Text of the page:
Cardinalate. Created cardinal priest in the consistory of October 12, 1551; granted permission to wear the color of his religious garment instead of the red proper of the cardinals who were secular priests; died before receiving the red hat and the title. In 1551, when the Turks took Csanad and other places, Cardinal Martinuzzi and the imperial generals Giovanni Castaldo, margrave of Cassiano, and Sforza Pallavicini united their forces against the common enemy. The cardinal's letter to Rome concerning the danger of the Turks was read in the consistory of November 16, 1551. In order to delay an attack by the Turks, he secretly resumed paying a tribute to the sultan in December 1551. These secret contacts provoked the suspicion of General Castaldo, who accused him before King Ferdinand of treason and asked permission to eliminate him if necessary; the king acquiesced. The cardinal's secretary, Marco Aurelio Ferrari, was hired, and he stabbed his master from behind at the castle of Alvinczy while he was reading a letter; the cardinal, although he was sixty-nine years old, fought for his life, and was only killed with the aid of Pallavicini and a group of his soldiers (6).
Death. December 17 (7), 1551; assassinated in Alvinczy Castle, Transylvania. The body remained unburied until February 25, 1552, when it was interred in St. Michael's church at Karlsburg. On January 18, 1552, the pope announced the news of his violent death.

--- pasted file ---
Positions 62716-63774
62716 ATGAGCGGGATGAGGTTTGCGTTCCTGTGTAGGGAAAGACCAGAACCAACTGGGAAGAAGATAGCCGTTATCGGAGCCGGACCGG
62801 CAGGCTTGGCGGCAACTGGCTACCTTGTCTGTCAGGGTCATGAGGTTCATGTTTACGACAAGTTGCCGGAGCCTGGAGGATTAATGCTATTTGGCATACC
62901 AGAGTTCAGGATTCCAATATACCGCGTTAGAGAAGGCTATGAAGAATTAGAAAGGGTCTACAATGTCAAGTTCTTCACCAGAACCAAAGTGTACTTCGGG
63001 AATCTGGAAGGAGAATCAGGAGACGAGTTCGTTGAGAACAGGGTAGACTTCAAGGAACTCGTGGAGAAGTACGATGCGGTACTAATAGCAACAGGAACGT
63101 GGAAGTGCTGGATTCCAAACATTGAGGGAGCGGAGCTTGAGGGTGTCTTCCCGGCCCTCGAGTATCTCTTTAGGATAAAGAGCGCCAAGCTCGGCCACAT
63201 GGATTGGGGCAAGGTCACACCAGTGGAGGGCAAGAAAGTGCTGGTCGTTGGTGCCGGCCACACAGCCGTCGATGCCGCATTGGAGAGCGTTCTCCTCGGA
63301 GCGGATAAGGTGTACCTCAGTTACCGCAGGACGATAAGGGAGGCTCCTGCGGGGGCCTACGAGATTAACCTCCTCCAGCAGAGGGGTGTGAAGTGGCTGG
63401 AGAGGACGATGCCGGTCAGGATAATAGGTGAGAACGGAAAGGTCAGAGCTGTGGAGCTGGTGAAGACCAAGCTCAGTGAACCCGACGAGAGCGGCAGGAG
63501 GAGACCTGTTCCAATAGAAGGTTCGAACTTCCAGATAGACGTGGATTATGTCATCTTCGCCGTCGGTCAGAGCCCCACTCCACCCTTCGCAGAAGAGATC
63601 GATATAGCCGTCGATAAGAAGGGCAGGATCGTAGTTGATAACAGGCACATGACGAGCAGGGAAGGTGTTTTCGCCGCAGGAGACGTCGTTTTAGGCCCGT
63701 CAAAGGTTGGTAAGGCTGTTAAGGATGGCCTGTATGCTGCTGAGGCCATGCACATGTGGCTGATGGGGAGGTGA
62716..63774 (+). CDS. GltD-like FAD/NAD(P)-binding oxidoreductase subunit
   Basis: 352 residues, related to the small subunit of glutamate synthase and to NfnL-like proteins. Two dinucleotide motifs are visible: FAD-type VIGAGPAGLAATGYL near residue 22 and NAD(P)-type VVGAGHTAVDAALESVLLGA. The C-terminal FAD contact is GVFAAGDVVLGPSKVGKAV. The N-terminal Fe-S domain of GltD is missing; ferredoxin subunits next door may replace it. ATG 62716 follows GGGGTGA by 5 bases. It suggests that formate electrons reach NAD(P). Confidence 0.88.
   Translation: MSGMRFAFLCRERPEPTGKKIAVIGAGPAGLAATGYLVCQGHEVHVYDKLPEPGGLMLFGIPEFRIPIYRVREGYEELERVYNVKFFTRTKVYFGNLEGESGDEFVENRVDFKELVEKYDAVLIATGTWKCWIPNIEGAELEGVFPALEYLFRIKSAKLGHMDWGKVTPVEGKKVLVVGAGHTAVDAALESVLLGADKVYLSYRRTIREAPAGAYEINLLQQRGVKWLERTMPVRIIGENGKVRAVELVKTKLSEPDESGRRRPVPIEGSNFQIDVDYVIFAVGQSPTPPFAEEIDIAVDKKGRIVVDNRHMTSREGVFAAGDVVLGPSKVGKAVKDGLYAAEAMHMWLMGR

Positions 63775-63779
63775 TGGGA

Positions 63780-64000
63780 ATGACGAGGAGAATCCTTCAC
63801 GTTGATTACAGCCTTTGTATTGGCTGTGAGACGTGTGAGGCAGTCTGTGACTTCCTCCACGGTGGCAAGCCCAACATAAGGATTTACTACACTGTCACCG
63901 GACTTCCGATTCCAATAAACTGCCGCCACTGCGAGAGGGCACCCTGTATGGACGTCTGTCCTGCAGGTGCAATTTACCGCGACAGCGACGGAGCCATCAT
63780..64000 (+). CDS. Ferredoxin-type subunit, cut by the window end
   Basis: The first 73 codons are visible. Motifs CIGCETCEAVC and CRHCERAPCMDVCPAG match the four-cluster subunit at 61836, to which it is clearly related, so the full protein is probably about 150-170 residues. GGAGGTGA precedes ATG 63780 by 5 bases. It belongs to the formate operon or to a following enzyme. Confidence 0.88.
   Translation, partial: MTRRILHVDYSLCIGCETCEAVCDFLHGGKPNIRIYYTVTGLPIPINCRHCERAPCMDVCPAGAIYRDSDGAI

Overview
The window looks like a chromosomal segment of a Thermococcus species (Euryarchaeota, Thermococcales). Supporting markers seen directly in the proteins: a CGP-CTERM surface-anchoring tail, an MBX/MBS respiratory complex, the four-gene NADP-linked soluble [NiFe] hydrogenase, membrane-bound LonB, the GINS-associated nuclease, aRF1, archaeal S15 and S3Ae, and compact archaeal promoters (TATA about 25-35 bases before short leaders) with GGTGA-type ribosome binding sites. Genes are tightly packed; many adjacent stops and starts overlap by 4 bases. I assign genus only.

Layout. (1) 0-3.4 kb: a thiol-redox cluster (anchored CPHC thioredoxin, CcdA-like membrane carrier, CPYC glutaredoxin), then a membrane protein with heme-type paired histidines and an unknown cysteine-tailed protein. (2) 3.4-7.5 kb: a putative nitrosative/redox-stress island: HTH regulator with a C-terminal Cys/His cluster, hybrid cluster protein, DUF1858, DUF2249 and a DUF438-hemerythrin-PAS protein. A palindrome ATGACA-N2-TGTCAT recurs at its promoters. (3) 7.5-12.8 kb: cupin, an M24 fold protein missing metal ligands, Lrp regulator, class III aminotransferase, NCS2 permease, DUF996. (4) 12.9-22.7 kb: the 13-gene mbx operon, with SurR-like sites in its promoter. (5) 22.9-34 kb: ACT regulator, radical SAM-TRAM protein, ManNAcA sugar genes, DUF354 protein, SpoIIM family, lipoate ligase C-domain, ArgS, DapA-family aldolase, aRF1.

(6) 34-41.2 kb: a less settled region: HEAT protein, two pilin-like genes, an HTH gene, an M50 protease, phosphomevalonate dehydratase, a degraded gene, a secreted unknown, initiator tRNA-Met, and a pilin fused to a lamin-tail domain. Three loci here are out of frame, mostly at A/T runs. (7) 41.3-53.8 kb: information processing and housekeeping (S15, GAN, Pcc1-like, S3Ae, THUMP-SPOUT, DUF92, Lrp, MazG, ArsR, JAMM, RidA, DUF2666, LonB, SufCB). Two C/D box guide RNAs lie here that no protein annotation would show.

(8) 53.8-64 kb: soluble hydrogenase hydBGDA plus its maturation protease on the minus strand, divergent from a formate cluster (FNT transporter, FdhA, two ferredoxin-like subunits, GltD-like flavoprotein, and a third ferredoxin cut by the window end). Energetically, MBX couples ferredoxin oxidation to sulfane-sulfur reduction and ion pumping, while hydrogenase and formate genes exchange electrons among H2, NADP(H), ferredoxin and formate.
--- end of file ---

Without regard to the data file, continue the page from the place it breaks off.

Bibliography. Berton, Charles. Dictionnaire des cardinaux, contenant des notions générales sur le cardinalat, la nomenclature complète ..., des cardinaux de tous less temps et de tous les pays ... les détails biographiques essentiels sur tous les cardinaux ... de longues études sur les cardinaux célèbre ... Paris : J.-P. Migne, 1857 ; Facsimile edition. Farnborough ; Gregg, 1969, cols. 1199-1192; Cardella, Lorenzo. Memorie storiche de' cardinali della Santa Romana Chiesa. Rome : Stamperia Pagliarini, 1793, VI, 301-306; Chacón, Alfonso. Vitæ, et res gestæ Pontificvm Romanorum et S. R. E. Cardinalivm ab initio nascentis Ecclesiæ vsque ad Vrbanvm VIII. Pont. Max. 2 volumes. Romae : Typis Vaticanis, 1630, cols. 1588-1570; Eubel, Conradus and Gulik, Guglielmus van. Hierarchia Catholica Medii et Recentioris Aevi. Volumen II (1431-1503). Münich : Sumptibus et Typis Librariae Regensbergianae, 1914; reprint, Padua : Il Messagero di S. Antonio, 1960, p. 231; Eubel, Conradus and Gulik, Guglielmus van. Hierarchia Catholica Medii et Recentioris Aevi, Münich : Sumptibus et Typis Librariae Regensbergianae, 1935; reprint, Padua : Il Messagero di S. Antonio, 1960, III, 32, 161, 304 and 326; Gams, Pius Bonifatius. Series episcoporum Ecclesiae catholicae, quotquot innotuerunt a beato Petro apostolo. A multio adjutus ed. p. Pius Bonifacius Gams ... Leipzig : K.W. Hiersemann, 1931. 2 v. in 1. Vol. 2 has title, ... qua series, quae apparuit 1873 completur et continuatur ab anno ca. 1870 ad 20. febr. 1885, p. 380; Lekai, Louis Julius. "Martinuzzi, György (Juraj Utjesenovic)", New Catholic Encyclopedia, 2nd ed. Detroit : Gale ; Washington, D.C. : Catholic University of America, 2003, IX, 226; "Cardinal Martinuzzi (Friar George)", in Lukinich, Imre. A history of Hungary in biographical sketches. Translated from the Hungarian by Catherine Dallas. Freeport, N.Y. : Books for Libraries Press, 1968. (Essay index reprint series). First published 1937, pp. 134-140; "Martinuzzi (Jorge)." Enciclopedia universal ilustrada europeo-americana. 70 vols. Madrid : Espasa-Calpe, 1958, c1907?-1930, XXXIII, 582; Miskolczy, Giulio de. "Martinuzzi, György (Giorgio)." Enciclopedia Italiana di scienze, lettere ed arti, 36 vols. Roma : Istituto della Enciclopedia italiana, 1949-52, XXII, 455; Tusor, Péter. Purpura Pannonica : az esztergomi "bíborosi szék" kialakulásának elozminyei a 17. században = Purpura Pannonica : the "Cardinalitial See" of Strigonium and its Antecedens in the 17th Century. Budapest : Róma : Research Institute of Church History at Péter Pázmány Catholic University, 2005. (Collectanea Vaticana Hungariae, Classis I, vol. 3), 53, 208 and 320.